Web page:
The Carbon Tax will be administered by SARS and tax payers will need to submit tax returns based on their own assessment of emissions.
In brief a company’s Carbon Tax liability will be calculated by utilising the volume of GHG emissions (which in turn is based on the quantity of fossil fuel used) multiplied by a specific emission factor. Schedule 1 of the draft Act provides various emission factors for energy combustion. The results of this calculation will give a basic tax base which in turn may be reduced by the several allowances which can be applied. During the first phase of implementation (ie up to 2020) the following allowances are stipulated:
- A basic 60% tax free threshold during the first phase of the Carbon Tax up to 2020;
- A further 10% tax free allowance for process emissions;
- An additional tax free allowance for trade exposed sectors of up to 10% – this would apply to many fishing companies as they are trade intensive by nature and are exposed to trade and international competitiveness;
- Recognition for early actions or efforts to reduce emissions would give rise to another tax free allowance of up to 5%;
- Carbon offsets can give rise to tax free allowances of 5 to 10% – carbon offsetting works by means of the purchasing of carbon credits which are sold in metric tons of carbon dioxide equivalent. In essence the carbon offsetting process delivers finance to renewable energy projects which generate reductions in greenhouse gas emissions;
- An additional 5% tax free allowance may be achieved by companies which participate in a carbon budgeting system in the period up to 2020.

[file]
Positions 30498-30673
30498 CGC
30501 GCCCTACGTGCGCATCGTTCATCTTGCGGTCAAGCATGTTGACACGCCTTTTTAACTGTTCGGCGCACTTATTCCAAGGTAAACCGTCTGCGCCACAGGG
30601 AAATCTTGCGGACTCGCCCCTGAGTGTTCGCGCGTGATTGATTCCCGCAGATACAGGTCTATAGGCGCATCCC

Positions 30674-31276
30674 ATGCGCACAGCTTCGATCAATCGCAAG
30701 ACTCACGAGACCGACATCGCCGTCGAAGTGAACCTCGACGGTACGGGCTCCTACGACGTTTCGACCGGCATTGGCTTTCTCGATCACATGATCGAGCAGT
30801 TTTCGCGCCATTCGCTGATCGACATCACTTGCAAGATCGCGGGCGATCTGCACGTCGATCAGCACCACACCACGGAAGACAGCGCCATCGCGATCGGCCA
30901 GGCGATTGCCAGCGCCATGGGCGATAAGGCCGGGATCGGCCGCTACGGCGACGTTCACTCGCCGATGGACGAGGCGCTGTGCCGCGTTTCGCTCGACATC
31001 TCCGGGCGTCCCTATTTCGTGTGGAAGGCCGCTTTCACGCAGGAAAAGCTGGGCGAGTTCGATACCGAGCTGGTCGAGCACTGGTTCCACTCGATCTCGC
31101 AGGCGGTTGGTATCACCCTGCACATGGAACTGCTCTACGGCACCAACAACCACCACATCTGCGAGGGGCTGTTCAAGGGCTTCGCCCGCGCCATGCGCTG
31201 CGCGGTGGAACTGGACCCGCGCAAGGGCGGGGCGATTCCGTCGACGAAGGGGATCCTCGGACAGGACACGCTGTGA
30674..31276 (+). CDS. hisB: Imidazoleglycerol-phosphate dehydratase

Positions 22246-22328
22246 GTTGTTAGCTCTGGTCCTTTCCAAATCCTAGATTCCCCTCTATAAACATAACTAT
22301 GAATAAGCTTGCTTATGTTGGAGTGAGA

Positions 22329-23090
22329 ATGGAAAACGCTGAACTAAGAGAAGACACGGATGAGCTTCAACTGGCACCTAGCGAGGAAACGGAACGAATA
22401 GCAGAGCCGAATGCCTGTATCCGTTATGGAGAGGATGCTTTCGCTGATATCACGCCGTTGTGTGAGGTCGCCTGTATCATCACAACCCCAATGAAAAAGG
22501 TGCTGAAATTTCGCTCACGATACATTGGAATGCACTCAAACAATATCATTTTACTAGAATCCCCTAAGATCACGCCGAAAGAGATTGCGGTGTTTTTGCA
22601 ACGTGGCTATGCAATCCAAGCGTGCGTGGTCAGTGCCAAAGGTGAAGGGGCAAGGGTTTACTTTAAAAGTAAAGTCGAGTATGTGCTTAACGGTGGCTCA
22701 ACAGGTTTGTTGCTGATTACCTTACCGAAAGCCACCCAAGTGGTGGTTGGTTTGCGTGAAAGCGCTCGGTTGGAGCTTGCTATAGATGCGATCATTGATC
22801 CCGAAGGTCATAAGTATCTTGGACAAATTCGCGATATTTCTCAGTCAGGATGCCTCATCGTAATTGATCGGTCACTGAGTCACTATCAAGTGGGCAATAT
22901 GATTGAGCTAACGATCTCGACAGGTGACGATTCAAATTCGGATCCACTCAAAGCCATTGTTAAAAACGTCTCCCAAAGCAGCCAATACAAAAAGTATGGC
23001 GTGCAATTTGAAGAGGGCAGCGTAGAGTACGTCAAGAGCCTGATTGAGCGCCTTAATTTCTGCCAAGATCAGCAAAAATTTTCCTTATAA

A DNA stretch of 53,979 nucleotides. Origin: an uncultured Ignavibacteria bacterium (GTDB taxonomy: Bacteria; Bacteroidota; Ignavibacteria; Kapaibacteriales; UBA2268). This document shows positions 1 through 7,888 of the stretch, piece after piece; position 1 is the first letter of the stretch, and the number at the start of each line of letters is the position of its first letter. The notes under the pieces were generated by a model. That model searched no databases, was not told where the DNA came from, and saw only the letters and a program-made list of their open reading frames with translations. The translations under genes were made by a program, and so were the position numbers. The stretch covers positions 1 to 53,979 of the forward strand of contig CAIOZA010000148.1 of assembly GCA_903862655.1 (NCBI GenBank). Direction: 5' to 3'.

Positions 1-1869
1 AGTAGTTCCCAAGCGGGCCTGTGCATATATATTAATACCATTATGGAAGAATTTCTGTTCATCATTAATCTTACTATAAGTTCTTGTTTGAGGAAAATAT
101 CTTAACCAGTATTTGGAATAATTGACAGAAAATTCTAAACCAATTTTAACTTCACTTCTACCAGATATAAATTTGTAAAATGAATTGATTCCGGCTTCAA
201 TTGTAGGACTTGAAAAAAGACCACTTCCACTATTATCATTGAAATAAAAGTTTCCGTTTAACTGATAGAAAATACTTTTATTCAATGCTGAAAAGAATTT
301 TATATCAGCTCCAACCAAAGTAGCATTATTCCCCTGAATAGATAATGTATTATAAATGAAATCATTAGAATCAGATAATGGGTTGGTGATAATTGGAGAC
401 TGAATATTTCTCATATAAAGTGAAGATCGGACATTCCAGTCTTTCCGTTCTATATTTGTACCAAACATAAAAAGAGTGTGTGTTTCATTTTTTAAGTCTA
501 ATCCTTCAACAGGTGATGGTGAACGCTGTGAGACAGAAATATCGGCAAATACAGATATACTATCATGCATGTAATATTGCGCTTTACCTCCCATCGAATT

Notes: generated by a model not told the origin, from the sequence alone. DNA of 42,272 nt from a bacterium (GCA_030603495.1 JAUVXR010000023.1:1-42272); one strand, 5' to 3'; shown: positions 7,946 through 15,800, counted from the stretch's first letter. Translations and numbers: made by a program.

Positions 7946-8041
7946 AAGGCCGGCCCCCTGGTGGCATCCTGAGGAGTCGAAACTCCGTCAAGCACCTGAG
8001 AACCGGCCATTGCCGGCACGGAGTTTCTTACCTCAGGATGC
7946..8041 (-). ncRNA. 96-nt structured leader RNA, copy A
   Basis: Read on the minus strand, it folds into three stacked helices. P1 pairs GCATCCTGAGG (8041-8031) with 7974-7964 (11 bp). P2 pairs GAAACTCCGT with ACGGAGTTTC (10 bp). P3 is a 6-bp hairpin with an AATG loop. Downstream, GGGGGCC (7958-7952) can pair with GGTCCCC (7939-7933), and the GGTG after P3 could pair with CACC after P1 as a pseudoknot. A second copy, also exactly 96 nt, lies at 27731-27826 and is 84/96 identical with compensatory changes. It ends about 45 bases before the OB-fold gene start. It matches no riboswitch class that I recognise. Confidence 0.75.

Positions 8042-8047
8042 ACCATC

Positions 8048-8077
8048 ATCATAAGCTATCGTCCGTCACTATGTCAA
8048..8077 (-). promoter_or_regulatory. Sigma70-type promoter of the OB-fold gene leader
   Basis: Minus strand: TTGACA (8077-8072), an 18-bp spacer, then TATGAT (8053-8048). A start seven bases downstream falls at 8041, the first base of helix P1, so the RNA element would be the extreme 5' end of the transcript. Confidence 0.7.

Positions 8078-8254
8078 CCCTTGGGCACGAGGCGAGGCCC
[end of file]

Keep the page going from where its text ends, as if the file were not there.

Thus during the first phase of the Carbon Tax regime up to 2020 there will be available tax free exemptions ranging between 60 and 95% of total emissions. As a result Carbon Tax will be imposed on between 5-40% of actual emissions during this period.
The initial marginal Carbon Tax rate is set at R120.00 per ton of carbon dioxide emissions. Taking into account the said tax free thresholds, the effective Carbon Tax rate will therefore vary between R6.00 and R48.00 per ton of carbon dioxide emissions. To gauge the effect of the carbon tax on the fishing industry one need only take into account that in the trawl sector for a period of 280 sea days in a season, vessels may use between 3 up to as much as 12 tons per day of diesel and in the small pelagic sector up to 2.5 tons per day. A basic example of a Carbon Tax liability for a fleet owner with 5 trawlers would be as follows: